Taxonomists have only recently begun to agree regarding classification of the domesticated species of Capsicum. Although five species are described, only two, C. annuum and C. frutescens have any significance commercially in the U.S.A. Of the two, C. annuum is the most important domesticated species in the U.S.A. The only C. frutescens pepper of any significance is Tabasco. The Tabasco pepper is difficult to cross with C. annuum types. Hot peppers may belong to any of above species and others. The C. chinense varieties, Habanero and Scotch Bonnet, are considered the hottest. Continue reading “Plant: Cayenne Pepper”→
The aloe plant originally came from Africa. The leaves, which are long, green, fleshy, and have spikes along the edges, are used medicinally. The fresh leaf gel and latex are used for many purposes. Aloe latex is the sticky residue left over after the liquid from cut aloe leaves has evaporated.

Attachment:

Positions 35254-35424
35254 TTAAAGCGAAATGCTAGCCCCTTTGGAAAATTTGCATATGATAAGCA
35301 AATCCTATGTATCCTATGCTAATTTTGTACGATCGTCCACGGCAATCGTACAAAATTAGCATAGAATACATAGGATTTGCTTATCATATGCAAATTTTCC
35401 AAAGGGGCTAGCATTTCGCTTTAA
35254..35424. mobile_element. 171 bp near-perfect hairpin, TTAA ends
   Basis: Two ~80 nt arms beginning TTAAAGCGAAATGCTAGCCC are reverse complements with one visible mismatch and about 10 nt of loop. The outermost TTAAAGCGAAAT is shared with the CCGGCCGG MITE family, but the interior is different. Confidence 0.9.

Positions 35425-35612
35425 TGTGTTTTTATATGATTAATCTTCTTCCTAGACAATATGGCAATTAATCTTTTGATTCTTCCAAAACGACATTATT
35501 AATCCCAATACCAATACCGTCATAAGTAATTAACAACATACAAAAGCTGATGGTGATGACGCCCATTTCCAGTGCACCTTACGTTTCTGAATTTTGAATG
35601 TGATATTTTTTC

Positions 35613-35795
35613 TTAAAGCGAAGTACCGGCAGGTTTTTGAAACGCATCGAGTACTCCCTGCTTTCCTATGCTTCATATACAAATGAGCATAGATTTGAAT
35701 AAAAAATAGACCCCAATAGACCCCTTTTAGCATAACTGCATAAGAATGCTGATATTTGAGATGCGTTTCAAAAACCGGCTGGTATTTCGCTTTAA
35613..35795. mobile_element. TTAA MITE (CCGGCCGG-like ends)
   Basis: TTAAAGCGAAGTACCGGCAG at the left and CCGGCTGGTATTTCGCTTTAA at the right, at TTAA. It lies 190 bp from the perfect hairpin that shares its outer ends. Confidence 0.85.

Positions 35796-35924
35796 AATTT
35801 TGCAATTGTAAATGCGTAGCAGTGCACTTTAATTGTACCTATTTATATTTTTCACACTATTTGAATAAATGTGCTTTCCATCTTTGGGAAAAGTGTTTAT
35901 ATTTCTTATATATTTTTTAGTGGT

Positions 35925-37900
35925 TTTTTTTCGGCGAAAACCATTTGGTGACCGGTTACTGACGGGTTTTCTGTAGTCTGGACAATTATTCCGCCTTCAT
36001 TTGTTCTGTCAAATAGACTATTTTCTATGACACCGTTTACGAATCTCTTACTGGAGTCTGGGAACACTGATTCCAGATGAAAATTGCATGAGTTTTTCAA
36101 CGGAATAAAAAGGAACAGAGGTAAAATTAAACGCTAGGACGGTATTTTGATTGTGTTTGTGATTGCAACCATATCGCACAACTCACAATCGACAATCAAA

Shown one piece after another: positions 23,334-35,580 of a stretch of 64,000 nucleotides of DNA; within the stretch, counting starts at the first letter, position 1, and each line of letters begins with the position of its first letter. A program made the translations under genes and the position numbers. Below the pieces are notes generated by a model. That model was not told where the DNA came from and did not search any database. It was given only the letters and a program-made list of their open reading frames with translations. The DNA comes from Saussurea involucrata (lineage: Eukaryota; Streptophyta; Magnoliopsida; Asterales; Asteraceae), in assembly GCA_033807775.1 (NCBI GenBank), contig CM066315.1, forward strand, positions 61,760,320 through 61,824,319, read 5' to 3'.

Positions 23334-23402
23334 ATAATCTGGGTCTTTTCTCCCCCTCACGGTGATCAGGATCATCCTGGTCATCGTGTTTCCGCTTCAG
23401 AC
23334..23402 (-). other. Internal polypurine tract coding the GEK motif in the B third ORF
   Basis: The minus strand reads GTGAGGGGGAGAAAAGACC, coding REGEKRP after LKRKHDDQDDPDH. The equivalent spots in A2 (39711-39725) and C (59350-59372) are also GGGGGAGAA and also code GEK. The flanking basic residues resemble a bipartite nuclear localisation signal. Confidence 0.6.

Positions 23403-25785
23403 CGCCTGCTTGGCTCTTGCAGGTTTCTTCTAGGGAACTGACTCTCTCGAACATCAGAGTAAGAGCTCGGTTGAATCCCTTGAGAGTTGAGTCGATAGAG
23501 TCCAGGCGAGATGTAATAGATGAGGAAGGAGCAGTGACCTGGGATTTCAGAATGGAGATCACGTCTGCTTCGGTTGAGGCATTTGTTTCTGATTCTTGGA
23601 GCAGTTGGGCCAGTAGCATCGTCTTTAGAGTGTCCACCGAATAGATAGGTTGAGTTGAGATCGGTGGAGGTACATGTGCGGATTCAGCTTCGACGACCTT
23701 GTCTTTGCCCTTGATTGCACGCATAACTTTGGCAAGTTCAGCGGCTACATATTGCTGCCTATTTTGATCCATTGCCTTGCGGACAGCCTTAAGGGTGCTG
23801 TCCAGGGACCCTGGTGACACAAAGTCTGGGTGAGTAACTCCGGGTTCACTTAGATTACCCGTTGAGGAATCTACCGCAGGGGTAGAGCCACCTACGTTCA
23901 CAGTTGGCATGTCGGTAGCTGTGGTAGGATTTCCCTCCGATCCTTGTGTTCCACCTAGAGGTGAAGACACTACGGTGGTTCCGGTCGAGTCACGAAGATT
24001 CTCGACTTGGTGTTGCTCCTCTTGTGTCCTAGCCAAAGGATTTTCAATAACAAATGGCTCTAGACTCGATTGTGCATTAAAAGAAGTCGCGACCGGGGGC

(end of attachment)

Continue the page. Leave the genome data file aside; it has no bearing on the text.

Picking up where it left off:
More than 200 known species of aloe exist. The term “aloe vera” translates from Arabic and Hebrew to mean a “true shining, bitter substance.” The succulent leaves are the part of the plant that’s most often used. The flower may also be used. Continue reading “Plant: Aloe Vera”→
Cat’s claw has been used for centuries by Native Peruvians, and now you can get this effective herb as a supplement or extract. The alkaloid constituents in cat’s claw bark help support immune system wellness and digestive health. Cat’s claw grows wild in Central and South America, especially in the Amazon forest. It is a tropical vine that has small curved spines on the stem at leaf juncture. Continue reading “Herb: Cat’s Claw Bark”→